ALEXANDRIA, Virginia (Reuters) - A Detroit man on Friday pleaded guilty to trying to get a job with the Central Intelligence Agency in order to spy for China and to hiding contacts and money he got from Chinese intelligence agents.
Glenn Shriver, 28, pleaded guilty to one count of conspiracy to communicate national defense information. His plea agreement, made public during a hearing in federal court in Virginia, called for a sentence of 48 months in prison.
Shriver acknowledged at the hearing that he met Chinese officials about 20 times beginning in 2004 and that he received a total of about $70,000 from Chinese intelligence officers.
After spending a year in college studying in Shanghai in 2002-2003, he moved there in 2004 to continue his language studies and to work. He responded to an advertisement to write about Sino-U.S. relations and his contact later introduced him to Chinese intelligence agents, prosecutors said.
He agreed to seek a job in the U.S. government and took the U.S. Foreign Service exam at the State Department twice but failed both times. Still the Chinese paid him $30,000 for his “friendship” and efforts, the court papers said.
He applied for a job in the CIA’s National Clandestine Service in 2007 and later flew to Shanghai where he again met with Chinese intelligence officers and demanded $40,000 which they gave him, according to the court papers.
Shriver received word to report to Washington in May 2010 for final employment processing activities with the CIA, and it was at that time he failed to disclose his contacts and money from the Chinese, prosecutors said.
“We remain vigilant against threats to our national security and will do everything in our power to find and punish those who seek to betray our country,” Neil MacBride, the U.S. attorney for the Eastern District of Virginia, said in a statement.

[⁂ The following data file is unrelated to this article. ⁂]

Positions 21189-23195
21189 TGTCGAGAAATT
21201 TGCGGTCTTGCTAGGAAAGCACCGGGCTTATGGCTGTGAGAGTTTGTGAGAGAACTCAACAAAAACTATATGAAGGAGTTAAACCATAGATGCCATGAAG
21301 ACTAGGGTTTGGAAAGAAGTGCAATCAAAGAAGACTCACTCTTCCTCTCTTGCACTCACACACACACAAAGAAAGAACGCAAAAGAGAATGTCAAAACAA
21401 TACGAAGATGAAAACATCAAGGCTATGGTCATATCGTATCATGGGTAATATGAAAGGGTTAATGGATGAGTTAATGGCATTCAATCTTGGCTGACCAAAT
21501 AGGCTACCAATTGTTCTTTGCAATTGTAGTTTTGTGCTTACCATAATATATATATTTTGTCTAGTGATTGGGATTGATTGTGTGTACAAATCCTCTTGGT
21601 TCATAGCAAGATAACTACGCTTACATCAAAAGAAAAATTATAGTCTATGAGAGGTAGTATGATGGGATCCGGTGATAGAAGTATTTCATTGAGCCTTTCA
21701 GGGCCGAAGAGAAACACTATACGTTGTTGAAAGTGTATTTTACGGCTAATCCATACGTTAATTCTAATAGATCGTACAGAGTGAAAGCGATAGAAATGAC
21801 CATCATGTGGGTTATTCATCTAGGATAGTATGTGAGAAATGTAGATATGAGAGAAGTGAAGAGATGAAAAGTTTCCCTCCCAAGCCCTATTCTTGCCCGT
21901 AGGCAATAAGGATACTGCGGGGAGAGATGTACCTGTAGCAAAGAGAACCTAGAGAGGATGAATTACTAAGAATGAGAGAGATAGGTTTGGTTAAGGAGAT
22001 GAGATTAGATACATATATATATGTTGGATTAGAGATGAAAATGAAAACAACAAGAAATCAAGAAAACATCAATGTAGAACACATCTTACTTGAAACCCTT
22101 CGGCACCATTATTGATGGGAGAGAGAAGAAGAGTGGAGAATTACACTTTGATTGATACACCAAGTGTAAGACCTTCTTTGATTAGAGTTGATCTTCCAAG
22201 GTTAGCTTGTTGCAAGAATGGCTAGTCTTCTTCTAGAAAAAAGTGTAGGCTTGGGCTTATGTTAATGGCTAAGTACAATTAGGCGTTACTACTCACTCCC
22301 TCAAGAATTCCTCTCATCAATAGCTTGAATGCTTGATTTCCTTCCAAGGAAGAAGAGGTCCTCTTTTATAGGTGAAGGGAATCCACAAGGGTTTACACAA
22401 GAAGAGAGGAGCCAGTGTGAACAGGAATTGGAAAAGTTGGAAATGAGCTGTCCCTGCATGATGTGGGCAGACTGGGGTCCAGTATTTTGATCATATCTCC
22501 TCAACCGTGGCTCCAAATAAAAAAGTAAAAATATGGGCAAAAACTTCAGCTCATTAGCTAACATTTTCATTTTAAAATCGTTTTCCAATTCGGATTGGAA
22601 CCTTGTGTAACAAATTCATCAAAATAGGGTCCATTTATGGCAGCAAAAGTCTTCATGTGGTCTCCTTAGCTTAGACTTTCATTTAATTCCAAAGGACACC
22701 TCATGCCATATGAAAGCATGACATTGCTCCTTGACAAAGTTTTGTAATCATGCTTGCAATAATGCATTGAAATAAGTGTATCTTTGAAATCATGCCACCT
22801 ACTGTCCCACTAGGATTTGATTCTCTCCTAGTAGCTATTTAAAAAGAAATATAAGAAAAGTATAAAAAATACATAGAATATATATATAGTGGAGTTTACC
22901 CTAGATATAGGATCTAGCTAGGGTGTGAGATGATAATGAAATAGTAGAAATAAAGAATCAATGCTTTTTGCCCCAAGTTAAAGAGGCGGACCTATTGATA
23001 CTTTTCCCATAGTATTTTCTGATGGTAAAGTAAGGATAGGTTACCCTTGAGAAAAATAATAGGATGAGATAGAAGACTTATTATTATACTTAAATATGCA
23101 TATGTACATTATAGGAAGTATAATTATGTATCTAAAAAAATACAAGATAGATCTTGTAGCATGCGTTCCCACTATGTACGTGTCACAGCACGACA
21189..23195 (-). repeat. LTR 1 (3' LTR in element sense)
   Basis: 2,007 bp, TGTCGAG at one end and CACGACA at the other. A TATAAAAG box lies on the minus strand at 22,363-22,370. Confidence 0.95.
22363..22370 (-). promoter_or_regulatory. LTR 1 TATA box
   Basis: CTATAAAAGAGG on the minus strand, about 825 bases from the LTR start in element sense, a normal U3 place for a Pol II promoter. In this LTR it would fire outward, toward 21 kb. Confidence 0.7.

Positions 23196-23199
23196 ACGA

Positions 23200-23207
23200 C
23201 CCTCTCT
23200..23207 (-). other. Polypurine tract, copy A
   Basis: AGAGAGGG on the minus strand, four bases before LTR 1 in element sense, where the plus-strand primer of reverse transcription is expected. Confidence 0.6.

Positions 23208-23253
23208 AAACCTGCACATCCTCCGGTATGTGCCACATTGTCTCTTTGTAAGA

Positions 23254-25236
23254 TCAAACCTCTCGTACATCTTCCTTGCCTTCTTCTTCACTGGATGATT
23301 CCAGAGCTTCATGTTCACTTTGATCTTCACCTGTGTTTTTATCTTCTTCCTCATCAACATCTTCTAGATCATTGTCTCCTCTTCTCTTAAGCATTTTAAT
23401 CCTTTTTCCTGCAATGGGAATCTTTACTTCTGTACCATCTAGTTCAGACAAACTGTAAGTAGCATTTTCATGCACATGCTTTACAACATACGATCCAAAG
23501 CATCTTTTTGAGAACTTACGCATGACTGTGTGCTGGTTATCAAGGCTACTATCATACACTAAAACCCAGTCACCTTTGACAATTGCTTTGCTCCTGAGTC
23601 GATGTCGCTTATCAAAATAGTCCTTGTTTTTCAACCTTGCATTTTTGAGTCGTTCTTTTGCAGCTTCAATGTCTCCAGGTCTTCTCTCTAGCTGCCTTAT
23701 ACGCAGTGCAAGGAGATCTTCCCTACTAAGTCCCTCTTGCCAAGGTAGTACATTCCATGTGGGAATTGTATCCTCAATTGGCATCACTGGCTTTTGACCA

Shriver was originally charged in June with five counts for lying on his application to join the CIA. He had said he had no contact with foreign agents although he had met with Chinese intelligence officers several times and they paid him money.
A spokesman for the Chinese embassy in Washington said that his government “never engages itself in activities that’ll harm other countries’ national interests, and it’s sincere in developing Sino-U.S. relations of mutual benefit.”
“Any attempts to defame China with fabricated allegations will prove futile,” the spokesman, Wang Baodong, said in a written statement.
One of Shriver’s lawyers, G. Allen Dale, called the plea agreement a fair resolution of the case and said his client would cooperate with prosecutors to provide any information they needed, which could reduce his sentence.
Shriver had faced up to 10 years in prison.
Relations between Washington and Beijing have been tense over U.S. concerns over what it sees as the undervaluing of the yuan and over trade ties. China is the largest holder of U.S. debt and has worked closely with Washington on some key foreign policy issues, like reining in North Korea’s nuclear program.
U.S. Attorney General Eric Holder visited China this week and said the two countries needed to cooperate more on law enforcement, including fighting international crime, terrorism and drug trafficking.
Additional reporting by Paul Eckert; Editing by David Storey and Eric Beech